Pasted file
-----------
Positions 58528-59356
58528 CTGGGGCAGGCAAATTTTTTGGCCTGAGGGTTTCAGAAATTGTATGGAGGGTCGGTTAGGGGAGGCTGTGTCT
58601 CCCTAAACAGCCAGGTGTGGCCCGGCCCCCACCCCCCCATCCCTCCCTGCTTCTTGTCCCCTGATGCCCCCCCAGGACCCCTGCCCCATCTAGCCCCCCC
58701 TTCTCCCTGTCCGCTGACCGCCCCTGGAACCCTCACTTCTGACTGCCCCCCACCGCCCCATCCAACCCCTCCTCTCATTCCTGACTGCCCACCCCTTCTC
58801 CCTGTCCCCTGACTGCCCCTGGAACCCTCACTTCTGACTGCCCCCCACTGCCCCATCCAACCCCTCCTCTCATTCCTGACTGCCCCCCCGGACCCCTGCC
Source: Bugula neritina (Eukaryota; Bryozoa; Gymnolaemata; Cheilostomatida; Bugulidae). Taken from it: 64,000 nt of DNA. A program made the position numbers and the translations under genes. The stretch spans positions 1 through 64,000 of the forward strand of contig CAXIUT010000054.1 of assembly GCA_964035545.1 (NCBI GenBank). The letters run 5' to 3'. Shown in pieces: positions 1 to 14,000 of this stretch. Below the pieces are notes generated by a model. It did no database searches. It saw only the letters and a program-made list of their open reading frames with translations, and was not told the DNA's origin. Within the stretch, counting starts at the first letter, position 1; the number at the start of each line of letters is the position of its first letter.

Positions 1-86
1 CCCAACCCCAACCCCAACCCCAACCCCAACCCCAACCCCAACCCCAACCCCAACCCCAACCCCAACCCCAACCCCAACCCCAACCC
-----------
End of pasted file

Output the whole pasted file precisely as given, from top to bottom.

Positions 58528-59356
58528 CTGGGGCAGGCAAATTTTTTGGCCTGAGGGTTTCAGAAATTGTATGGAGGGTCGGTTAGGGGAGGCTGTGTCT
58601 CCCTAAACAGCCAGGTGTGGCCCGGCCCCCACCCCCCCATCCCTCCCTGCTTCTTGTCCCCTGATGCCCCCCCAGGACCCCTGCCCCATCTAGCCCCCCC
58701 TTCTCCCTGTCCGCTGACCGCCCCTGGAACCCTCACTTCTGACTGCCCCCCACCGCCCCATCCAACCCCTCCTCTCATTCCTGACTGCCCACCCCTTCTC
58801 CCTGTCCCCTGACTGCCCCTGGAACCCTCACTTCTGACTGCCCCCCACTGCCCCATCCAACCCCTCCTCTCATTCCTGACTGCCCCCCCGGACCCCTGCC
Source: Bugula neritina (Eukaryota; Bryozoa; Gymnolaemata; Cheilostomatida; Bugulidae). Taken from it: 64,000 nt of DNA. A program made the position numbers and the translations under genes. The stretch spans positions 1 through 64,000 of the forward strand of contig CAXIUT010000054.1 of assembly GCA_964035545.1 (NCBI GenBank). The letters run 5' to 3'. Shown in pieces: positions 1 to 14,000 of this stretch. Below the pieces are notes generated by a model. It did no database searches. It saw only the letters and a program-made list of their open reading frames with translations, and was not told the DNA's origin. Within the stretch, counting starts at the first letter, position 1; the number at the start of each line of letters is the position of its first letter.

Positions 1-86
1 CCCAACCCCAACCCCAACCCCAACCCCAACCCCAACCCCAACCCCAACCCCAACCCCAACCCCAACCCCAACCCCAACCCCAACCC